Josh Bogan, backpacker, Nimbin, NSW:

“I was booked to go to Vancouver but I had to have a joint. I found something called a prayer room where no one much came and after a week I realised I hadn’t left the airport.”

Jamie Coulis, gourmet chef, Melbourne, Vic:

“France was shithouse. Everyone knows the French are up themselves when it comes to food and wine and think they know the lot. They don’t, and I went over and got this job in a restaurant in Paris to help them improve their standards. Frankly, for really innovative cooking you’re better off in an Aussie bistro. I tried to show the head chef how I do seared rare rabbit comfit and the retard just didn’t want to know, even when I told him I’d won an award in the Age ‘Epicure’ for it. Then I got food poisoning and the doctor pretended they couldn’t speak English. Stuff France.”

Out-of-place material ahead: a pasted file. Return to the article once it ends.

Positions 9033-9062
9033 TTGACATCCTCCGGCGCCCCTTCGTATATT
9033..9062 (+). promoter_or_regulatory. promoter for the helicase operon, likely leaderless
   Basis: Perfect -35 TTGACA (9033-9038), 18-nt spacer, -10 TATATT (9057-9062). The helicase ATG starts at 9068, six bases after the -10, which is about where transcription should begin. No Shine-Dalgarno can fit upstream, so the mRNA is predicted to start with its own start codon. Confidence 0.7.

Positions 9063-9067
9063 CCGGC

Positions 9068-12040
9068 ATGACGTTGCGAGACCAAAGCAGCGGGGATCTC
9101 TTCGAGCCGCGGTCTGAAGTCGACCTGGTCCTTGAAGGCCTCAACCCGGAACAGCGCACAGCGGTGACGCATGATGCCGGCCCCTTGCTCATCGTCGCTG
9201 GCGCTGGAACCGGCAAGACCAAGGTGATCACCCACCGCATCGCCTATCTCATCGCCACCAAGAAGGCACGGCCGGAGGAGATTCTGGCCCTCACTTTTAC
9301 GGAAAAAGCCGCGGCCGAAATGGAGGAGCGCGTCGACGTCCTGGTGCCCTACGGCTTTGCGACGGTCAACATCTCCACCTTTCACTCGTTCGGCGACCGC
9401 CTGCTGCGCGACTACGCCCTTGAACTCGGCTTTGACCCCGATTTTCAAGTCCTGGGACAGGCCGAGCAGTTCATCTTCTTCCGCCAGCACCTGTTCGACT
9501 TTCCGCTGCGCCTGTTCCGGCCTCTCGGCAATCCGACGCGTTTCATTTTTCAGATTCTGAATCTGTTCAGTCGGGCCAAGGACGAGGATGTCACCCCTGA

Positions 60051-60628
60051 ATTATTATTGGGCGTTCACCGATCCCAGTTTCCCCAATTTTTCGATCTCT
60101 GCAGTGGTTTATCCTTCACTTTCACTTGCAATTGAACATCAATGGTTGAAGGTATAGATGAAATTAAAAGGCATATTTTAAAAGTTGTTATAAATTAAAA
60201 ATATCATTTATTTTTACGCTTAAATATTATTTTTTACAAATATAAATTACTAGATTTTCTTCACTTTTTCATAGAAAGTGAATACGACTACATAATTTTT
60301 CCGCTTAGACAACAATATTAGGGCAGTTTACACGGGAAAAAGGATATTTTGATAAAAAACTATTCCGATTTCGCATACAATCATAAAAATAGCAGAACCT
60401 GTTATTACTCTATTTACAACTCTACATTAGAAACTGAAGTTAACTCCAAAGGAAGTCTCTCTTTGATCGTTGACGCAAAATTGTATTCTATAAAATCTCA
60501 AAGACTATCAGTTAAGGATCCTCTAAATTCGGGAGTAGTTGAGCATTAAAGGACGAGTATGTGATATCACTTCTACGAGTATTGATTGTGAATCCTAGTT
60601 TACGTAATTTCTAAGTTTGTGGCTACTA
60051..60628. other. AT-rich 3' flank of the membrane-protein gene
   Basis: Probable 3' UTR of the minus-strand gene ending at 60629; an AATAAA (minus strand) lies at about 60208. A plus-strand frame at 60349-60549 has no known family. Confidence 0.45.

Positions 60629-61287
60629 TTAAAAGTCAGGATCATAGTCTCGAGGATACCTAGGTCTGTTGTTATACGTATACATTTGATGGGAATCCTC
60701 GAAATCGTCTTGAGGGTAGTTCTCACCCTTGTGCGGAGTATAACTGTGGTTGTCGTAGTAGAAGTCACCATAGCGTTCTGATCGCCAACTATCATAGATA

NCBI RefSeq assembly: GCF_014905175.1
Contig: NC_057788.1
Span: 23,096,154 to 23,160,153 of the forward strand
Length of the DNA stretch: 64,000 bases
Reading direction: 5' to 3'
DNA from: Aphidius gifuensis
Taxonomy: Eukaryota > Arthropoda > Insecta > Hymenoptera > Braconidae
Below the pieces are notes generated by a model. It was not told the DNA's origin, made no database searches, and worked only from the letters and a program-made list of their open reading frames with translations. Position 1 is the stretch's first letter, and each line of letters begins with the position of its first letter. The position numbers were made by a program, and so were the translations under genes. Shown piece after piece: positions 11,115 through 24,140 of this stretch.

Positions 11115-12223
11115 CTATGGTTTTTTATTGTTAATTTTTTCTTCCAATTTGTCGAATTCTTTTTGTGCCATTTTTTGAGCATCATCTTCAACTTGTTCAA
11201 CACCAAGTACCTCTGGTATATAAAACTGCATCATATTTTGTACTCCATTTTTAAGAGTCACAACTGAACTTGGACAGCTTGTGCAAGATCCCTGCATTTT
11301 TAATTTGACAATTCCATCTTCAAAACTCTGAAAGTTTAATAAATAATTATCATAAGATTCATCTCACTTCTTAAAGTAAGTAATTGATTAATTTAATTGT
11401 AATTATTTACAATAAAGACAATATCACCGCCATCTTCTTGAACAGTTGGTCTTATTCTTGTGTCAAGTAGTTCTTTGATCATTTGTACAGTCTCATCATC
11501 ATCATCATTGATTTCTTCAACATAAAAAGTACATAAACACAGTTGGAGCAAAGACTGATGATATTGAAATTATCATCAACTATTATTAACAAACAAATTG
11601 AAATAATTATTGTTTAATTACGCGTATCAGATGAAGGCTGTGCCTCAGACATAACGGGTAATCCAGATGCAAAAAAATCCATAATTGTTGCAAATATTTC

Taylah Flannery, environmental sciences student, Deakin University, Vic:

“The pollution in India is unbelievable. I travelled with a delegation from Youth For Doing Something About Climate Change and we were just, like, oh my God! There are exhaust fumes everywhere and factories pumping out smoke, it’s like Kyoto and COP26 had never happened. My dad paid for us to stay in a rajah’s palace and the marble was being literally eaten away by acid rain. It just confirmed to me how much we need climate action now to stop that happening in Australia. And the racism, all those inferior castes and things. An old lame guy who took us round in a rickshaw told us standards of living are rising because of industrial growth, but I don’t buy that. If those factories poisoning the atmosphere are the price of that, can’t the Indians see that poverty is better for the planet?”